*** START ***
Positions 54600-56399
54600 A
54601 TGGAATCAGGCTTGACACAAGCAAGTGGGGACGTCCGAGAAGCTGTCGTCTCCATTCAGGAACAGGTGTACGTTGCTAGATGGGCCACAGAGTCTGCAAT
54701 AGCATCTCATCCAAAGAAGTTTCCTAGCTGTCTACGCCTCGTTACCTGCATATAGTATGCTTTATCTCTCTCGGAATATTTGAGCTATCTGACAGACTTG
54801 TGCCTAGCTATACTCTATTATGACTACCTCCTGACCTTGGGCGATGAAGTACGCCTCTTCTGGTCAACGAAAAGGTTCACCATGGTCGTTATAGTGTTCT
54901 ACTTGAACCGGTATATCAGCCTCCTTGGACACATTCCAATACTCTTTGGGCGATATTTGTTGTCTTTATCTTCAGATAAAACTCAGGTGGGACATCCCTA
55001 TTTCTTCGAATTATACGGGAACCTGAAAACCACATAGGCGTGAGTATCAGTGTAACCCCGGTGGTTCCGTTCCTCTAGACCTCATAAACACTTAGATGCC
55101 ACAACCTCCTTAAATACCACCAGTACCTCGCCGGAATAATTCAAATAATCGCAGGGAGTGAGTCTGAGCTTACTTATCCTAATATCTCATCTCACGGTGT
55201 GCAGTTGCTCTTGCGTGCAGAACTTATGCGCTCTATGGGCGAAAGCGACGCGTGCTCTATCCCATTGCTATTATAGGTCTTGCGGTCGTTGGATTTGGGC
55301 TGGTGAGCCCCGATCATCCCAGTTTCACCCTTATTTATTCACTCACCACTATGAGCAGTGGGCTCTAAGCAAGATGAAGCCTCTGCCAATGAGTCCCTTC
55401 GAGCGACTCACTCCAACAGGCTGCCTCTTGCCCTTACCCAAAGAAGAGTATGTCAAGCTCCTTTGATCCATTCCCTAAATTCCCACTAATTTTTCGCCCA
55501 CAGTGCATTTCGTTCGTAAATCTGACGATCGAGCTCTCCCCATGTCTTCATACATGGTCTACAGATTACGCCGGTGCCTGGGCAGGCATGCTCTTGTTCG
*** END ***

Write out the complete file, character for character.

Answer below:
Positions 54600-56399
54600 A
54601 TGGAATCAGGCTTGACACAAGCAAGTGGGGACGTCCGAGAAGCTGTCGTCTCCATTCAGGAACAGGTGTACGTTGCTAGATGGGCCACAGAGTCTGCAAT
54701 AGCATCTCATCCAAAGAAGTTTCCTAGCTGTCTACGCCTCGTTACCTGCATATAGTATGCTTTATCTCTCTCGGAATATTTGAGCTATCTGACAGACTTG
54801 TGCCTAGCTATACTCTATTATGACTACCTCCTGACCTTGGGCGATGAAGTACGCCTCTTCTGGTCAACGAAAAGGTTCACCATGGTCGTTATAGTGTTCT
54901 ACTTGAACCGGTATATCAGCCTCCTTGGACACATTCCAATACTCTTTGGGCGATATTTGTTGTCTTTATCTTCAGATAAAACTCAGGTGGGACATCCCTA
55001 TTTCTTCGAATTATACGGGAACCTGAAAACCACATAGGCGTGAGTATCAGTGTAACCCCGGTGGTTCCGTTCCTCTAGACCTCATAAACACTTAGATGCC
55101 ACAACCTCCTTAAATACCACCAGTACCTCGCCGGAATAATTCAAATAATCGCAGGGAGTGAGTCTGAGCTTACTTATCCTAATATCTCATCTCACGGTGT
55201 GCAGTTGCTCTTGCGTGCAGAACTTATGCGCTCTATGGGCGAAAGCGACGCGTGCTCTATCCCATTGCTATTATAGGTCTTGCGGTCGTTGGATTTGGGC
55301 TGGTGAGCCCCGATCATCCCAGTTTCACCCTTATTTATTCACTCACCACTATGAGCAGTGGGCTCTAAGCAAGATGAAGCCTCTGCCAATGAGTCCCTTC
55401 GAGCGACTCACTCCAACAGGCTGCCTCTTGCCCTTACCCAAAGAAGAGTATGTCAAGCTCCTTTGATCCATTCCCTAAATTCCCACTAATTTTTCGCCCA
55501 CAGTGCATTTCGTTCGTAAATCTGACGATCGAGCTCTCCCCATGTCTTCATACATGGTCTACAGATTACGCCGGTGCCTGGGCAGGCATGCTCTTGTTCG